There are two big trials going on right now. The trials are across the country from each other, but there are common themes that echo in both cases. Despite the similarities, the cases are very different and may well have different outcomes.
The two cases are those of Kyle Rittenhouse, the then-17-year-old who shot three people during rioting in Kenosha, Wisconsin last August, and the three men who shot and killed Ahmaud Arbery in Glynn County, Georgia in February 2020. The cases don’t seem very similar on the surface, but there are some disturbing common threads that are woven through both cases.
I’m going to stop right here and note that I am not a lawyer. Nor do I play one on tv. I’m just a layman who can google relevant laws and apply them to the details of the cases as I understand them. I don’t claim to be an expert on the law or to have all the facts in the cases at hand.
I wrote about Arbery’s death last January after the details of the killing had emerged. Originally, the killers claimed that Arbery, who was black, attacked them after the three local men, who were all white, had chased him down in a pickup truck and tried to ask him questions about a string of local robberies per the Brunswick News.
No charges were originally filed against the men, one of whom, Greg McMichael, was a former Glynn County police officer. McMichael’s son, Travis, and their neighbor, William “Roddy” Bryan, were also involved in the incident. Travis was carrying a shotgun and struggled with Arbery before firing the fatal shots.
Arbery’s death would have been written off as a case of self-defense had a defense attorney not released a video that Bryan, driving a second vehicle, had made of the incident in May 2020. The video contradicted the account of the killing that had been self-defense because it showed that the McMichaels, with Greg riding in the pickup bed and carrying a pistol, had attempted to interdict Arbery, who was jogging. Travis gets out of the truck with a shotgun, struggles with Arbery, and gunshots are heard.
The subject of a citizen’s arrest has been raised in the case, but the responding officer’s testimony at the trial this week indicated that there was no mention of a citizen’s arrest at the time. Officer Ricky Minshew said that Bryan told him that they had “blocked,” “cornered” and “cut off” Arbery. It isn’t clear what reason the men gave Minshew for their actions, but they were allowed to leave.
What is clear is that Waycross Judicial Circuit District Attorney George Barnhill made a recommendation on February 24, before he was assigned to the case, that no arrests be made since Arbery initiated the fight and that the McMichaels’ actions were justified under Georgia’s citizen’s arrest law (which has since been changed). Barnhill later recused himself since his son worked in the Glynn County prosecutor’s office, but the Georgia Attorney General is investigating his actions.
The First Coast News reports that Jackie Johnson, the Glynn County DA who reached out to Barnhill and who allegedly intervened to prevent the arrest of the McMichaels, has since lost re-election and been indicted on charges of violation of the oath of a public officer and obstruction of law enforcement officers. So far, no charges have been made against Barnhill.
The McMichaels ran into two problems in their defense. The first is that Georgia’s old citizens’ arrest law required “immediate knowledge” of an offense. The McMichaels did not meet this standard since they only saw a jogger that they considered suspicious.
Arbery had entered a home under construction and was caught on surveillance video, but the McMicheals did not know this at the time. Further, entering a building under construction is not a crime in Georgia. There is no evidence that Arbery took anything or damaged the house. Police reported that he did not even have identification when they examined his body. He was identified by his fingerprints.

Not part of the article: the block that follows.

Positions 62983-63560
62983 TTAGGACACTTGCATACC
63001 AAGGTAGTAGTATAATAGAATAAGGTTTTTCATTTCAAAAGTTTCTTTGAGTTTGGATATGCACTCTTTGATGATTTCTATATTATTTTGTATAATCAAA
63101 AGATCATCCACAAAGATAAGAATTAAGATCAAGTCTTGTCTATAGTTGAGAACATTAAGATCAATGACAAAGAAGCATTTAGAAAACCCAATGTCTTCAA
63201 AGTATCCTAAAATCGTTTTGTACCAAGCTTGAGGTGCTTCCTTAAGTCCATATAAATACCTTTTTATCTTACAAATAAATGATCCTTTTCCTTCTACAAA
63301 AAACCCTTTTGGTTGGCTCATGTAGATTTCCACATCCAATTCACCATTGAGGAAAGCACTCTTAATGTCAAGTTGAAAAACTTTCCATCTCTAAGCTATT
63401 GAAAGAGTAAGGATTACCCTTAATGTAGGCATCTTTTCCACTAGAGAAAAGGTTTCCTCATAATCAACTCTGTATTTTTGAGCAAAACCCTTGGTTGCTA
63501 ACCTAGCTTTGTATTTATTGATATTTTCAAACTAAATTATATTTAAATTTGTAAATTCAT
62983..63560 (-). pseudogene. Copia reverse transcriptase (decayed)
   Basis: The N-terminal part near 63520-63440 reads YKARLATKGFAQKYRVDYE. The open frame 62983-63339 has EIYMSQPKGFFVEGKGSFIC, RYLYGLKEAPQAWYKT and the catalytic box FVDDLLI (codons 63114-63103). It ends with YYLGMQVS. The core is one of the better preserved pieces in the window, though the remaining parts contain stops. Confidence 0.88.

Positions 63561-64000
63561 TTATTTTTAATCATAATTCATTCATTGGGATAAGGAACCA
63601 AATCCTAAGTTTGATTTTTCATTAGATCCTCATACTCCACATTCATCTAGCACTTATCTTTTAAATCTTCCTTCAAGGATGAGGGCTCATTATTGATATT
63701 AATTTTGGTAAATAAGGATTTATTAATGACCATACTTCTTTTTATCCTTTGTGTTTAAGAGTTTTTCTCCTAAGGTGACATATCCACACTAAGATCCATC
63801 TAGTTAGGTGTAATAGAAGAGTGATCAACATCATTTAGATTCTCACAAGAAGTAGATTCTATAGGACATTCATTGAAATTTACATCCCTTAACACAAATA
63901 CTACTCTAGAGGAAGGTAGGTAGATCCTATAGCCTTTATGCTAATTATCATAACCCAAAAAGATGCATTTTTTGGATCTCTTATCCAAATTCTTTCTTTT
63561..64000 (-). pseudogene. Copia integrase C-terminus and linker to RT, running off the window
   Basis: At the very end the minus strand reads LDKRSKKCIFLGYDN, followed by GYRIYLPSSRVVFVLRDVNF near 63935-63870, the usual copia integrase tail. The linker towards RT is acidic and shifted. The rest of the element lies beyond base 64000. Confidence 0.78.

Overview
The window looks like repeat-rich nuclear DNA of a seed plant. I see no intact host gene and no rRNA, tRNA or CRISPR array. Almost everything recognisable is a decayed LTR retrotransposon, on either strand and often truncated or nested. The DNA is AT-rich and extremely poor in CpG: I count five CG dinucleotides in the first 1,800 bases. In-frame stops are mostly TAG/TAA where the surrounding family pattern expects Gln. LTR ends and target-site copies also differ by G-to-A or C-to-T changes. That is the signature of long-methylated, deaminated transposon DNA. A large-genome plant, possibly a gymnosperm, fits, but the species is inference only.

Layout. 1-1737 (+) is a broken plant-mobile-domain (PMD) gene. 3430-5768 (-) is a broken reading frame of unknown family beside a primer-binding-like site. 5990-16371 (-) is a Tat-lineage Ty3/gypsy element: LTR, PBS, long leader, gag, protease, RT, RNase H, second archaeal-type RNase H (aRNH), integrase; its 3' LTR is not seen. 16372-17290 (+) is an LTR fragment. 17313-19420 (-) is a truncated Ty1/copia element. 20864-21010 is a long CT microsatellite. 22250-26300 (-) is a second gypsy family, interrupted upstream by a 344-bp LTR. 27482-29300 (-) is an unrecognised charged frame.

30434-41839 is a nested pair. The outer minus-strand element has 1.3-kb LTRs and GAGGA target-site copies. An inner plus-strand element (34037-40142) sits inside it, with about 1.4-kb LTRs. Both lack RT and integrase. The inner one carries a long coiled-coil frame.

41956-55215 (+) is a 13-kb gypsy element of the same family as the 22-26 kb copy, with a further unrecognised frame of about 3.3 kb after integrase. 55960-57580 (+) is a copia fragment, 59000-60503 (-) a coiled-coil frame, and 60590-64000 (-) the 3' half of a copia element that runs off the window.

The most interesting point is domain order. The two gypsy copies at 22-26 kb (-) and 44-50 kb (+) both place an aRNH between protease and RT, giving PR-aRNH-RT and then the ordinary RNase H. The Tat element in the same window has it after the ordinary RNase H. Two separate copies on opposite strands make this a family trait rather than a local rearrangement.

The second problem is that self-defense does not apply if the person claiming self-defense was “the aggressor.” Self-defense also does not apply if a person provokes an attack or if the violence occurs in the commission of a crime… such as attempting to illegally detain an innocent man. In other words, you can’t create a dangerous or illegal situation and then claim self-defense.
And that brings us to Kyle Rittenhouse. Like the McMichaels, Rittenhouse is claiming self-defense in his triple shooting that left two people dead and a third wounded, but is that the case under the law?
For starters, Rittenhouse was 17 years old at the time of the shooting. That means that his possession of the rifle was probably not legal in the first place.
Rittenhouse was a resident of Illinois, where firearms purchases are contingent on the ability to obtain a Firearms Owner’s Identification Card (FOID). Illinois law stipulates that the minimum age for a FOID is 21 unless the applicant is sponsored by a parent or legal guardian.
Rittenhouse apparently did not have a FOID. In an interview last year, he told the Washington Post that he bought the gun with money from his COVID unemployment payments. Since he couldn’t buy the gun himself, he gave the money to a friend who purchased it for him. This is called a “straw purchase” and it is illegal, but in a twist, the friend was in Wisconsin and Illinois prosecutors could find no evidence that Rittenhouse possessed the gun in that state. (The then-19-year-old Wisconsin man that bought Rittenhouse’s gun is being charged in the straw purchase and has admitted that the pair knew they were breaking the law.)
So what about Wisconsin law? Wisconsin law follows federal law in prohibiting the possession of firearms by people under 18 with certain exceptions. These exceptions include target shooting under adult supervision, military service, and hunting. The hunting exception bears further scrutiny since Wisconsin law does allow 17-year-olds to hunt with a gun without being under adult supervision. However, the state requires a hunting license and hunter safety course. Rittenhouse seems to have not met these requirements and a defense that his gun was legal under hunting laws would beg the question of exactly what he was hunting that night.
So Rittenhouse apparently broke the law simply by possessing his gun and carrying it on the streets of Kenosha, but the shootings are a different matter. Like Georgia, Wisconsin does allow for the use of deadly force in self-defense, but there are restrictions on the claim.